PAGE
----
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Egypt court postpones trial of 26 suspected Islamist 'extremists'

Islamists accused of plotting attacks on the state shout down judge; case postponed to 15 June

Reuters, Saturday 20 Apr 2013
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A Cairo court postponed the trial Saturday of 26 alleged Islamist militants accused of planning attacks against the Egyptian state after the defendants shouted at the judge overseeing the case.

They specifically objected to court officials putting one of them in a separate cage, and called Judge Shaaban El-Shamy a corrupt figure from deposed leader Hosni Mubarak's regime.

"There is no judgment except by God. Allah is great, Allah is great," and "You are from the corrupt era, you are from the former regime," they shouted at the judge.

Shamy ended the day's session, the first in the trial, by saying the defendants' lawyers had requested more time to prepare the case for the group, which includes two former army officers. The trial would resume 15 June, he said.

The state security prosecutor said in February that the accused men had formed an extremist organisation that advocated sedition against Egypt's authorities and public sector workers.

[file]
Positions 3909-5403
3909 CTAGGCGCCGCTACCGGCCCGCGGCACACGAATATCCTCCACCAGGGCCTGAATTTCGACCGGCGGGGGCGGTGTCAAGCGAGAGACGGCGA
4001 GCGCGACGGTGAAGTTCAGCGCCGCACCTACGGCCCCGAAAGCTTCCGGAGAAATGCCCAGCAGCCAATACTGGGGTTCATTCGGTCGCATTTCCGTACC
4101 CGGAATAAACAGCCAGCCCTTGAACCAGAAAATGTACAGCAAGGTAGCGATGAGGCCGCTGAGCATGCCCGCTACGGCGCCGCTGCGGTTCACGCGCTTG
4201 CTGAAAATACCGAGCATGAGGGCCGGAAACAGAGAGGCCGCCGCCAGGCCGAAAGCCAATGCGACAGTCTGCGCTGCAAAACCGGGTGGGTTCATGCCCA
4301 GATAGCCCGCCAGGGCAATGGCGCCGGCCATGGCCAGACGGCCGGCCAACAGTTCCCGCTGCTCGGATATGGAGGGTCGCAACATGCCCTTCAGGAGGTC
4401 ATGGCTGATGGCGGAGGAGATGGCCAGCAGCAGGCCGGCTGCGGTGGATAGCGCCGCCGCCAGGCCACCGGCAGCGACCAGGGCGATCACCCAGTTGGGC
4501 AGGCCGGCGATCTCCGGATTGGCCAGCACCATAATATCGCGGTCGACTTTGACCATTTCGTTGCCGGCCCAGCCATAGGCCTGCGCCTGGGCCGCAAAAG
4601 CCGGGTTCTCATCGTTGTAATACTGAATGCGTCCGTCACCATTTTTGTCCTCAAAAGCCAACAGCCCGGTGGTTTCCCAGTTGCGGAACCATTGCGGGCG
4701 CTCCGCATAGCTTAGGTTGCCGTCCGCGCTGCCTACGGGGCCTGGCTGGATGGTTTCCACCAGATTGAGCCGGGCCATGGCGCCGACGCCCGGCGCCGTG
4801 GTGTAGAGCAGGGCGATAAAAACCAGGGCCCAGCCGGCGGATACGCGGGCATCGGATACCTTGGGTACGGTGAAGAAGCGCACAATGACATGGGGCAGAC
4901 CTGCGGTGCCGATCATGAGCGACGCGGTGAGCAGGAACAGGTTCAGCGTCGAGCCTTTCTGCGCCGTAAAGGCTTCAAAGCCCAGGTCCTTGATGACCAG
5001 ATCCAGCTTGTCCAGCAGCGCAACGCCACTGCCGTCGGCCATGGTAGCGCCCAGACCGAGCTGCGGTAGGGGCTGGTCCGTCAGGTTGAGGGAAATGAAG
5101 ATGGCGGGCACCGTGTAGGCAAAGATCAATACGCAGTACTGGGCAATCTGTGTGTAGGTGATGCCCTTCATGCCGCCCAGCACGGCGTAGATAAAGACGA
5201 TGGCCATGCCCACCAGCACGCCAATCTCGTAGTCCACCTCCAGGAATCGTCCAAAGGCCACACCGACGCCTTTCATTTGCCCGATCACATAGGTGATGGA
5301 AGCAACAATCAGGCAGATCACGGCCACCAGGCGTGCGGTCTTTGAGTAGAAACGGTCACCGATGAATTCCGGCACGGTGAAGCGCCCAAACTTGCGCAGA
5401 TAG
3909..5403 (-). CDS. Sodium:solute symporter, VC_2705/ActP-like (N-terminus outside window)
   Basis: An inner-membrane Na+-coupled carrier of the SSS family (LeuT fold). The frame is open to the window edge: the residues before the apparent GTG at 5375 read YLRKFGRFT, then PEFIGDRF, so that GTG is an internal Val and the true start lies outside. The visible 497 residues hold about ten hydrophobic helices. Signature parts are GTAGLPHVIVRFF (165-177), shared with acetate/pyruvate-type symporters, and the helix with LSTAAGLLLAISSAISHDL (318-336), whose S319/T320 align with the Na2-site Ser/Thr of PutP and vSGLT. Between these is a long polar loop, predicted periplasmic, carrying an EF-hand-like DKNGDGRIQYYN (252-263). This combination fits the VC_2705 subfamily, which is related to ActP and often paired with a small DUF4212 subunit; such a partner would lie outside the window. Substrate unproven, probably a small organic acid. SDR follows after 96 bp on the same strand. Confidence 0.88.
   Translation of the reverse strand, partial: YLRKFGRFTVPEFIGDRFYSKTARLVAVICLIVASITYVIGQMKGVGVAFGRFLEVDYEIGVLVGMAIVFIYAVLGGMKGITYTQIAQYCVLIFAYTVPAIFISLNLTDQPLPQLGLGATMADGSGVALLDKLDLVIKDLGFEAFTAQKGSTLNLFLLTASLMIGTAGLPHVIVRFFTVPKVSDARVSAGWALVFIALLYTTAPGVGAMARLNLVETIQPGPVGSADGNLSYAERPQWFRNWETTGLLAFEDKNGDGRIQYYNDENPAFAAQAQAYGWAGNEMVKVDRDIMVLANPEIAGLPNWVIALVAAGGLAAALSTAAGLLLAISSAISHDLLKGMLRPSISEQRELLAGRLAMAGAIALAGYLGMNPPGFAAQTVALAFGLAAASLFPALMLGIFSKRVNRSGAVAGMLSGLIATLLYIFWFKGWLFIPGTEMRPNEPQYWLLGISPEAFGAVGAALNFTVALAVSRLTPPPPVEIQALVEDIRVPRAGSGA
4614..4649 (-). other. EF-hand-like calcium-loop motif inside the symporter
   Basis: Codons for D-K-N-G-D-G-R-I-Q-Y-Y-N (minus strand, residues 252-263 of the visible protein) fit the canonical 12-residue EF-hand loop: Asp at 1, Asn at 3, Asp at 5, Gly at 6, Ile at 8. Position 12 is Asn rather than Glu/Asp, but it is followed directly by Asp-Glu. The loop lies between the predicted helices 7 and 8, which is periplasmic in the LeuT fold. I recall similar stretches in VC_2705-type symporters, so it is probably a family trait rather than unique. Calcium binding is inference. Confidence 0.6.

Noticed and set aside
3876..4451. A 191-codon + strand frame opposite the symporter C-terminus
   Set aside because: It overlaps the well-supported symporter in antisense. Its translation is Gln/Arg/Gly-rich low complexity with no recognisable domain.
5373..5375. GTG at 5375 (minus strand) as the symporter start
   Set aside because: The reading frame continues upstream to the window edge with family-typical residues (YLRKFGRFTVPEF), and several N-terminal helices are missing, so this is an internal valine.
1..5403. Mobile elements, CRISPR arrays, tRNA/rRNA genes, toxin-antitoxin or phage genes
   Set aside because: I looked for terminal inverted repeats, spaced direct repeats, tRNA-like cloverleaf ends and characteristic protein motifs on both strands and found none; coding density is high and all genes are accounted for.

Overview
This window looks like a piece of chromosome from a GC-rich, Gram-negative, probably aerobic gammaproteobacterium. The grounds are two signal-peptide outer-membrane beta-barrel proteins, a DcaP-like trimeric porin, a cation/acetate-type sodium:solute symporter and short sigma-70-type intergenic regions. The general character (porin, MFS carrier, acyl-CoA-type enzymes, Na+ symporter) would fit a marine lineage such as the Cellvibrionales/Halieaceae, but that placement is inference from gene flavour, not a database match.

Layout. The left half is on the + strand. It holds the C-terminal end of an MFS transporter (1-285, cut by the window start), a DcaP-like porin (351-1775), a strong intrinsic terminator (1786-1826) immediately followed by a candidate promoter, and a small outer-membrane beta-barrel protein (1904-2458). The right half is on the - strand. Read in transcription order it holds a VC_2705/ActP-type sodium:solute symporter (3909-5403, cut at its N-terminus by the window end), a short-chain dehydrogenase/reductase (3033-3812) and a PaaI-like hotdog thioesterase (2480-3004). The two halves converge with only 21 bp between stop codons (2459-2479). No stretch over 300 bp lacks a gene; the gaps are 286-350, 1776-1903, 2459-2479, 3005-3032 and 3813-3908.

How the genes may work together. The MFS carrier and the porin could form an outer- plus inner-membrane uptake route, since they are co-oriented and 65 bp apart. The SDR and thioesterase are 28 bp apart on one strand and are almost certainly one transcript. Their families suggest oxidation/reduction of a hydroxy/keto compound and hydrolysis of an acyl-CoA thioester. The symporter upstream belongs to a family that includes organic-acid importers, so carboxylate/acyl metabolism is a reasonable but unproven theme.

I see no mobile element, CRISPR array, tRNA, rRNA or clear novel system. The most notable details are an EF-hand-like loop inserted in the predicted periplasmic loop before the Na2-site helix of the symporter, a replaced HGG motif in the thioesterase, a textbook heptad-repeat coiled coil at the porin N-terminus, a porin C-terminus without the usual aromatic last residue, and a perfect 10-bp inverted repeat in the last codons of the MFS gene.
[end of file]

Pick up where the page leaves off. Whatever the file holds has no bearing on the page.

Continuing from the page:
The suspects, one of whom is Tunisian, were also charged with possession of weapons and explosives.

Only 17 of the suspects were present in court. Nine escaped arrest and are being tried in absentia.

The state news agency MENA said in February that Taha Abdel Salam, one of the two former officers, was accused of being a major recruiter for the group, and had been suspended from the army in 2002 for having links to militants.

MENA said that the defendants belonged to militant cells in Cairo suburbs and lived in rented apartments under false names. In October, one suspect was killed when he opened fire on security forces raiding cells in a Nasr City suburb.

Two years after the uprising that toppled Mubarak, Egypt's Islamist rulers are contending with a rise in militant activity, especially in the Sinai region that borders Israel and Gaza, while struggling to contain protests that often turn violent.

Domestic turmoil and the smuggling of weapons from Libya after the fall of dictator Muammar Gaddafi have created a security vacuum. In August last year, 16 Egyptian border guards were killed in Islamist militant attacks in Sinai.

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